Simple Shortcrust Pastry

This shortcrust pastry would be ideal for savoury flans or tarts. Foods that have overly sweet fillings would benefit from having an unsweetened pastry much like this one. People are so scared and worried about making pastry themselves and I want to demystify the process showing you how simple it really is. Hopefully you’ll never buy ready-made shortcrust pastry ever again.

Chilled Pastry

There is an argument over using margarine and butter for pastry and pastry is one of the only times I will use butter because it solidifies when refrigerated, meaning the pastry becomes easier to roll. We always try to refrigerate pastry because this not only sets the fat, making it easier to roll, but it also relaxes the gluten and this prevents the pastry shrinking back in the oven. You’ll see some people complain about making pastry saying that “their hands are too hot”. As long as you chill the pastry sufficiently between each stage, or as directed in the recipe, it shouldn’t be too difficult.

Unlike bread, we do not want gluten to form; shortcrust pastry gets its name from the fact that the gluten strands are short, making a crumbly melt in the mouth pastry. This is just one aspect of making pastry that puts people off as you are quite tempted to overwork the pastry, meaning it is tough and rubbery. My tip to prevent this is to cut the butter into small cubes so it is easier to work into the flour.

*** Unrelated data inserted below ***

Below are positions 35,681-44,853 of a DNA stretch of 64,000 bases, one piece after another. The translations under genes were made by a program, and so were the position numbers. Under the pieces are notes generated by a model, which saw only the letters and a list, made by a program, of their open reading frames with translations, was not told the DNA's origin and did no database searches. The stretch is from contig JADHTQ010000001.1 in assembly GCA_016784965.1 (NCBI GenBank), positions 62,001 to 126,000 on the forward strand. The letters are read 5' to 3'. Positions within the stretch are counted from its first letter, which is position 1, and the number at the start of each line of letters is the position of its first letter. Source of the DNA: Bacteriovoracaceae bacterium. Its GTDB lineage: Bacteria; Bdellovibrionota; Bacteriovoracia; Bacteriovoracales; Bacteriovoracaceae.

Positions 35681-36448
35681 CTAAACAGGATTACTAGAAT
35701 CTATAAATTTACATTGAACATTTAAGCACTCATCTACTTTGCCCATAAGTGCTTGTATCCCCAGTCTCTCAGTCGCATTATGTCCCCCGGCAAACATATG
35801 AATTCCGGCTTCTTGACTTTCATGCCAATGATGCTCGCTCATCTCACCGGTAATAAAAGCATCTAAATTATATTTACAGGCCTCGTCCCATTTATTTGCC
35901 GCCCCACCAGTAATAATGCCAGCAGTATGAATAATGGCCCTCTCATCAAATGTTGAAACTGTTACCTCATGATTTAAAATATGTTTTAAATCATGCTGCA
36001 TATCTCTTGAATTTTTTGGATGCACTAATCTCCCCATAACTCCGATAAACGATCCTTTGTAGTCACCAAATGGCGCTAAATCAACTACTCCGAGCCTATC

To bind the flour and butter together, usually an egg or cold water is used. In smaller quantities of pastry, water is the better option as the egg may make the pastry too wet. Remember that any form of liquid should be gradually added to reduce the risk of the pastry being too wet. This means that the food processor is the essential bit of kit for making shortcrust pastry as the flour and butter can be made into breadcrumbs before being combined by the liquid added through the funnel. Of course if you do not have a food processor, copy the instructions below except using your own hands and a large bowl.

150g plain flour

75g cold butter, cut into 5mm cubes

2-3 tbsp ice cold water – this amount could vary so have extra water on hand in case

  1. Place the plain flour into a food processor. Add the cold cubed butter and blitz until the mixture resembles breadcrumbs.
  2. With the processor running, add the ice cold water tablespoon by tablespoon until the pastry comes together into a dough.
  3. Turn out the pastry onto a very lightly floured surface and knead for about 20 seconds until it is smooth on the outside.
  4. Wrap the pastry up in clingfilm and press it out into a disc. Chill until required.

 

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